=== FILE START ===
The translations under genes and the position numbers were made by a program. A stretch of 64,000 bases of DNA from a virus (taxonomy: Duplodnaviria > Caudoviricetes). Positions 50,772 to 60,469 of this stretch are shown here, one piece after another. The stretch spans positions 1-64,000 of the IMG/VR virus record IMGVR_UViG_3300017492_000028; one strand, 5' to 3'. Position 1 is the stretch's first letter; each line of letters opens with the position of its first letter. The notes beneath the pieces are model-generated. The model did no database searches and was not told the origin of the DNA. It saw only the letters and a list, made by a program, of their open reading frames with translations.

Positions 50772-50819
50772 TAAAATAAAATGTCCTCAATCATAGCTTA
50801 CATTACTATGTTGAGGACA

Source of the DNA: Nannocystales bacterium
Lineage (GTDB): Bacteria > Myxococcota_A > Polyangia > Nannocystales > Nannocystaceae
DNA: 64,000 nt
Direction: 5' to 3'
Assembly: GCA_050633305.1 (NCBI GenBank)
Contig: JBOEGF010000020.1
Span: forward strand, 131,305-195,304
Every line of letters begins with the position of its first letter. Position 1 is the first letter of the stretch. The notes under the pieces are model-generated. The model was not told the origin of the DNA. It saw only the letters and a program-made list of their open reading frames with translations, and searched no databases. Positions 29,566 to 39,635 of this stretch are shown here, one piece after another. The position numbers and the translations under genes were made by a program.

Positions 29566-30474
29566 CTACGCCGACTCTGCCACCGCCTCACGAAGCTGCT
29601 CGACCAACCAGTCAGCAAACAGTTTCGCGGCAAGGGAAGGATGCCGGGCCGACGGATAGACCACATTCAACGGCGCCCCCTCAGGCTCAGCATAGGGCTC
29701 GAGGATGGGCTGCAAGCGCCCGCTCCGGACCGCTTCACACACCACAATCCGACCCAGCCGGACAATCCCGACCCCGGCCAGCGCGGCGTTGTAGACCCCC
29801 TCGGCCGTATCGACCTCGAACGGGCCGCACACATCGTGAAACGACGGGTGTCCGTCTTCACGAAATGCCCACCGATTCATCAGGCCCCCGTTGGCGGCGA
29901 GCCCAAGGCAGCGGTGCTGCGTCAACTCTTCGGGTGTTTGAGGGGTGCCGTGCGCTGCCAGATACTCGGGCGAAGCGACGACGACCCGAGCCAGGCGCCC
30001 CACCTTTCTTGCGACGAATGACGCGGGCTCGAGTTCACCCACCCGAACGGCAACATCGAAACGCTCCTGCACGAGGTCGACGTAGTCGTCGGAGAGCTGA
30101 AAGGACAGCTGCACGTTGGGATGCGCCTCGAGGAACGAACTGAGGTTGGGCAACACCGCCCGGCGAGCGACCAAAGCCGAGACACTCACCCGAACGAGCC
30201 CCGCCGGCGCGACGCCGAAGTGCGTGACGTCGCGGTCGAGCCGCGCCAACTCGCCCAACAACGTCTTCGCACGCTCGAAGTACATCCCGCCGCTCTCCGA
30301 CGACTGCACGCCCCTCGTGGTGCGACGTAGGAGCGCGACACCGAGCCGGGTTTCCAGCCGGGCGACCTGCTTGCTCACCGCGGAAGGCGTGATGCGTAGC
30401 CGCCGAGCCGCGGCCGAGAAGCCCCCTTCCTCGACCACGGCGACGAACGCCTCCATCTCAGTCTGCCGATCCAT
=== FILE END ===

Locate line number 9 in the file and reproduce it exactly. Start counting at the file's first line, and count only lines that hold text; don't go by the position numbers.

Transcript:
Assembly: GCA_050633305.1 (NCBI GenBank)